Liberty, and justice for none: Paradise Stadium leaves bands stranded at the Liberty Memorial.

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Liberty, and justice for none: Paradise Stadium leaves bands stranded at the Liberty Memorial.

As reported in this column last week, in the dubious history of musical competitions there's never been a battle of the bands that featured 64 groups. Nor, for that matter, has there been a battle that incorporated sports-tournament-style brackets, a charity angle (money was to be donated to area high schools) and an entrepreneurial aspect (the musicians sold their own tickets). On Saturday, September 29, Paradise Stadium president and Tournament of Rock founder Terry Nelson discovered why. Scorched by low attendance and minuscule concession sales, Nelson pulled the plug on the event before the dawn of its second day. Nelson could not be reached for comment afterward, but his Web site (www.paradisestadium.com), which once hosted elaborate schedules and band links, now contains only a one-sentence apology: "Paradise Stadium regrets to inform you that Tournament of Rock has been canceled." The e-mail address he includes has likely been flooded with messages from anxious and/or angry musicians inquiring about ticket refunds and the status of their $500 entry fees, which they were supposed to recoup, win or lose, after the first round. With Nelson nowhere to be found, rumors of bounced checks and threats of class-action lawsuits abound.

The first 32 groups to clash in this combat-rock format performed in front of crowds that looked to be no larger than a hundred at a time. That's true to battle-of-the-bands tradition because the supporters who attend are often friends and family of the participants instead of die-hard music fans. As a result, staying and checking out the rest of the day's action isn't an attractive option -- when their band's off the stage, it's time to head for home. Nelson might have made projections based on Spirit Fest numbers, particularly that event's 90 percent walk-up sales, but as it turned out, there was no comparison between Spirit Fest, which people see as an all-night destination, and the Tournament, which visitors viewed as a fifteen-minute rest-stop. On paper, it would make sense that rock fans would stay and check out the full lineup, given the similarities among the groups (most played some form of heavy metal) and the ticket price paid ($16-$20.) But unlike, say, OZZfest, Tournament-goers never really decided to make a day of it, despite perfect weather (or maybe because of it -- recreational activities might have seemed more appealing than scouting out unfamiliar acts).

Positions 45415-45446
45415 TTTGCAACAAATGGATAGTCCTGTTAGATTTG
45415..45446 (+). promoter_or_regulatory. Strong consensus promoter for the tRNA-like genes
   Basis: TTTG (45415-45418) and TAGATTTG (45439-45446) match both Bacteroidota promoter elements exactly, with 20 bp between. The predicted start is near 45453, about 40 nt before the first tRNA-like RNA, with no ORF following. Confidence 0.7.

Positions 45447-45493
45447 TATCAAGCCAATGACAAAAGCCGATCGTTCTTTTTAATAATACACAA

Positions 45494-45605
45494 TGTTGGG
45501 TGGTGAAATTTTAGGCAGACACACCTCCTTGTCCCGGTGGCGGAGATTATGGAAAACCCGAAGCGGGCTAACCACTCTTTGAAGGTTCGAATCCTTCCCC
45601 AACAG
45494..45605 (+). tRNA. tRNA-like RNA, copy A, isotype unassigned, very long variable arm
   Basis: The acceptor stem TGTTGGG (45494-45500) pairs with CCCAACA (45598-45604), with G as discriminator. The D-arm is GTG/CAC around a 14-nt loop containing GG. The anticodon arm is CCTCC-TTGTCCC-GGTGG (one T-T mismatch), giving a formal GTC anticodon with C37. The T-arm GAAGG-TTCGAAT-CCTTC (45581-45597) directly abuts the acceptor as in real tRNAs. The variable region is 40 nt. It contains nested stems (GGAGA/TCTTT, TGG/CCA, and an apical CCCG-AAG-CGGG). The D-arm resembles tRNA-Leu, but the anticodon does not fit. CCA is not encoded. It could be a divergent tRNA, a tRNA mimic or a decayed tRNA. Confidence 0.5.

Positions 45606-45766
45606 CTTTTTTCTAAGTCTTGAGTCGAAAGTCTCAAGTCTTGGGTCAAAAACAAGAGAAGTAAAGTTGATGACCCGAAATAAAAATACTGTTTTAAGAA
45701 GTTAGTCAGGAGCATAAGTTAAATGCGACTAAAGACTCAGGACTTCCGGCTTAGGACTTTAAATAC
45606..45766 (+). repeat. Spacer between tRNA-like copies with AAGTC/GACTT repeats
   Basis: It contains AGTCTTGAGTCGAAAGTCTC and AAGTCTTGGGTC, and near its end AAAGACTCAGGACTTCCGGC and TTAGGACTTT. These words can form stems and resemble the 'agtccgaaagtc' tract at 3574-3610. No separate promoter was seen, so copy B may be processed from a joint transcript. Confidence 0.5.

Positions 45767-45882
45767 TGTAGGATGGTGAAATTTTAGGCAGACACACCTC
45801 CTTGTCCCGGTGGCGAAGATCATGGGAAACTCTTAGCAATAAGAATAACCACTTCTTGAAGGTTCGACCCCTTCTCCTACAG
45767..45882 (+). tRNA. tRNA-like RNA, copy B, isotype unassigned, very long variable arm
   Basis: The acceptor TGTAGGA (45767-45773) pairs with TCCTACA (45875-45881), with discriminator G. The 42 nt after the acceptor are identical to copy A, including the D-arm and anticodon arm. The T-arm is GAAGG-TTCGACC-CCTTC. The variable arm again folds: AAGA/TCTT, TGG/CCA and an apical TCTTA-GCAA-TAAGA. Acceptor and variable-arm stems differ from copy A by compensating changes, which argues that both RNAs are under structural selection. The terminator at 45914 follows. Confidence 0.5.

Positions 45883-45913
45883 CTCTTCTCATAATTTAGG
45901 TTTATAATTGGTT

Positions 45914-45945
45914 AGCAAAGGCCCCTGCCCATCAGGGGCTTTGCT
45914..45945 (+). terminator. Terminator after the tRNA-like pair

Groups such as Six Percent and Silence conquered their first-round foes, getting as close as anyone would to the mythical $25,000 top prize. "It was one of the greatest experiences we could have with music," raves Silence's Josh Smithey, who attributes the event's failure to a lack of promotion and the narrow musical focus of the bands involved. In the short-lived tourney's biggest upset, Overture overthrew de facto top seed Thrust, setting off a celebration that would last only a few hours -- until news of the cancellation reached the band.

Initially exciting, these victories now stand as bitter reminders of what might have been. "We put a lot of time and effort into selling tickets and practicing, and we got almost nothing out of it," says Kyle Babson of opening-half victors Key. "From the beginning, we were skeptical. My main question was, how was Terry going to make money when he was giving away so much? I guess the answer is that he didn't."

While these title contenders think of what might have been, Sunday's slate of performers, who never even got to take the stage, are even angrier. "We are pissed that we will probably never see the $500 we put in," says Tom from Spleen, who heard about the cancellation Sunday morning as he was loading gear from the group's practice shed. "We used the money we made selling tickets to finish our CD, foolishly expecting to get back the $500."

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